Monday, April 5, 2010

School Lunch Reform & the "Food Revolution"

British celebrity chef Jamie Oliver has a new reality television show, Jamie Oliver's Food Revolution, that has been playing Friday nights at 9:00 on ABC. "Why, I had no idea!" you say, "who watches TV anymore, now that we have blogs to read?!" Well, lucky for us, the first 3 full episodes are already on Hulu (and should stay there, at least until June). Jamie visits Huntington, West Virginia, statistically one of the unhealthiest cities in the country to try to improve its residents' eating habits. Jamie's goal with the show seems to be to bring the "food revolution" to middle America (after achieving some success with his previous shows to reform school lunch in the UK), but many of the people working on "Jamie's Revolution" for decades have been critical of his methods.

Before the show even aired, however, it was met with criticism and cynicism on some listservs and talk shows. The Washington Post even published a pretty scathing (but accurate) review that the show "has all the problems of most network reality pap...Its "moving" attempts at charity ooze the opportunism seen in "Extreme Makeover: Home Edition." And it has a certain hectoring quality, a la "SuperNanny," that obscures its educational aim. In its zeal to show America to itself, it helps America make fun of itself." I agree with these points completely-- it is reality TV, after all, but the majority of prime time viewers have never seen his TED talk, so does this show do any "net good" by getting mainstream America talking more about the "food revolution" and school lunch reform? This is clearly an important time for topic to be discussed-- "as evidenced by the much talked about debut of Michelle Obama’s Let’s Move initiative and the Senate Agricultural Committee’s recent passage of the Healthy, Hunger-Free Kids Act of 2010." The Washington post review points out that the show maybe not be doing enough to bring the tough issues to the table. There is no serious discussion of America's "politicization of food -- the whole arugula divide, the high cost of eating right, the class issues over portion size, the constant character judgments strewn between a fine meal and the drive-thru." Other reviewers online repeatedly point out Jamie's uncomfortable "ownership" of the "revolution" and his dubious community organizing techniques (send in the Brit with the mockney accent to tell the fat families of Appalachia that they're doing things wrong), but many of these decisions seem to be made by ABC to maximize ratings.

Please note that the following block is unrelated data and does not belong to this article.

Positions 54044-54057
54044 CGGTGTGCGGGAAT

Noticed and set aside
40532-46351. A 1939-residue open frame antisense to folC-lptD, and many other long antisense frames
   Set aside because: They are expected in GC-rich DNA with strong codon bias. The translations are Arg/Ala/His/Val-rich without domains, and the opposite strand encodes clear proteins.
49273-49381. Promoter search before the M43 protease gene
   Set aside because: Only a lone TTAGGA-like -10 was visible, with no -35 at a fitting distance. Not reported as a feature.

More serious criticisms from from Debra Eschmeyer, the Marketing and Media Director of the National Farm to School Network. On her blog, Civil Eats, she worries that "Oliver's glamorized and sentimental attempt at school lunch reform could actually hinder the established grassroots 'food revolutions" already underway throughout the county" and that "the show's subtle criticism of 'lunch ladies' will alienate those much-needed allies and dissuade them from participating in school lunch reform efforts." She hopes that Jamie’s School Food Charter becomes a reality instead of a reality show and concludes the review with the plea; "Jamie, instead of trying to “start” a revolution, start supporting the one that’s already going on! "

The following clips highlight the need for more (good fresh) food education at a younger age.

these kids certainly know ketchup, but not a tomato. They scream out for french fries, and stare befuddled at a whole potato. Perhaps this is all because that the adults around them most responsible for choosing their lunches are all too willing to bend the USDA rules and count french fries with ketchup as a double serving of vegetables.

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